6. Now look at the moment of truth. Your character will be given a choice to either move on or stay the same. How they behave in the external shows how they react to this moment of truth. They have to make a decision. Will they sit in the leaky boat and scream? Or will they swim for it?
  7. Examine how your character is at the end of their journey, or their final state. It could be that the fear our character experienced is now four times worse than it was, or it could be the exact opposite. Does your story have a happy ending? Bitter? Maybe she drowned in the lake. How is your character affected by their choices?
So you can see, a emotional journey was made by your character, an inner journey, that was followed by outside events. You can make this happen for your character in scenes, chapters or for a whole story. In any case, your character will have depth and the reader will be able to follow your character's journey.

Tuesday, February 14, 2012

St. Valentine's Day - February 14th

Until Chaucer wrote poetry about "Valentines" in the 14th century, this holiday was for the martyred Christian saint(s) Valentinus. It was first established by Pope Gelasius in 496AD and later deleted from the general Roman calendar of saints in 1969 by Pope Paul VI.

It is celebrated in countries around the world, but mostly in the West.

As noted above, the day first became associated with romatic love in the circle of Geoffrey Chaucer in the High Middle Ages, when the tradition of courtly love flourished. By the 15th century it had evolved into an occaision in which lovers expressed their love for each other by presenting flowers, offering confectionary and sending hand-written greeting cards (known as "valentines").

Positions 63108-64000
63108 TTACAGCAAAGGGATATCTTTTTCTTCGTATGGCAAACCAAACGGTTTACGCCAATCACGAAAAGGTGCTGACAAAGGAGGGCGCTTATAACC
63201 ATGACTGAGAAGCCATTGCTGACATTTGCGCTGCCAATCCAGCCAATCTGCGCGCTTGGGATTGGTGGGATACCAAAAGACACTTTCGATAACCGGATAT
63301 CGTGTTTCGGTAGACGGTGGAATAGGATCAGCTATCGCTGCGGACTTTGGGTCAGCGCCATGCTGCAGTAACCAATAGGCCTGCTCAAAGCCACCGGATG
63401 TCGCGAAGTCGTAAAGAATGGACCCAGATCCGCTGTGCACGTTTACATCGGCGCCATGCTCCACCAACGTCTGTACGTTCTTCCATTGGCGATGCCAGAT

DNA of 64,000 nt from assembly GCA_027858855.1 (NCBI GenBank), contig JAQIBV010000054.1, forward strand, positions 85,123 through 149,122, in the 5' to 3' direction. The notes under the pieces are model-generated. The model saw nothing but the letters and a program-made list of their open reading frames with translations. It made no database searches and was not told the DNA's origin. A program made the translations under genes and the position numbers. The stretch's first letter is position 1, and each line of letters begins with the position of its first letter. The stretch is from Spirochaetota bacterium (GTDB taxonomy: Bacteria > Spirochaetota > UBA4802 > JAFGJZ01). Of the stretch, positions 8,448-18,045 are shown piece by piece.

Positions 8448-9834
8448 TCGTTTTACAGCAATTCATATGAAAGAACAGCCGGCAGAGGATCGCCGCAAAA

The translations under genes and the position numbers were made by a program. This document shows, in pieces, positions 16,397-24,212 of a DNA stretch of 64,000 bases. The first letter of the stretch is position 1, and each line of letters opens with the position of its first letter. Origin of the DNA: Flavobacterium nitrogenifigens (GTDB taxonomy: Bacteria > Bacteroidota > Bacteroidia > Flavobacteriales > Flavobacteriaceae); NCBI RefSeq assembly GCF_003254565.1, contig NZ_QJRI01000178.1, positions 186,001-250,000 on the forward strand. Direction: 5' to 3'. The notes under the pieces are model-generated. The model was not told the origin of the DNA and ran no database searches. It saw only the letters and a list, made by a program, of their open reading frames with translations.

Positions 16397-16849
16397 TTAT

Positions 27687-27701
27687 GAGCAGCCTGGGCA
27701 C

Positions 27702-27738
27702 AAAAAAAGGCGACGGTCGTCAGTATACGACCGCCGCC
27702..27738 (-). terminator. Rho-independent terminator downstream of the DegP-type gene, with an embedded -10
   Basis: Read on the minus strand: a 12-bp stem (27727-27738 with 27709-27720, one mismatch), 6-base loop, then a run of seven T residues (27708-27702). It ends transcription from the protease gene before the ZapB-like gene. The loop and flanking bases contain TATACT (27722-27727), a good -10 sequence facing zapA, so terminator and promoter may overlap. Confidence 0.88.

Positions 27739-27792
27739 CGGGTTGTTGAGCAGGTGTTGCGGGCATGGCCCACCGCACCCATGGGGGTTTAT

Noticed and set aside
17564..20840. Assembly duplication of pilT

Modern Valentines Day symbols include the heart shape outline, doves and the figure of the winged Cupid. Since the 19th century, hand-written valentines have given way to mass-produced greeting cards.

Monday, February 13, 2012

Conflict and Balance

I read a book recently that told me that each scene in your story should be conflict ending in a crisis that leads the protagonist farther away from their ending goal. If you ask me, I think that much conflict pounding you over the head, for an entire book, would leave you exhausted by the time you finished, or if you finished. How about a little spacing in there with some breathers, so the reader can reflect on what just happened.

If you decide to kill someone off, especially someone the readers might be attached to, add a little balance by putting in a scene to remember the dead character with, maybe a flashback. Or, if you're not into flashbacks, a scene discussing him with other characters. Whatever you do, make sure you give your readers time to process a major event, then go and blow up the world.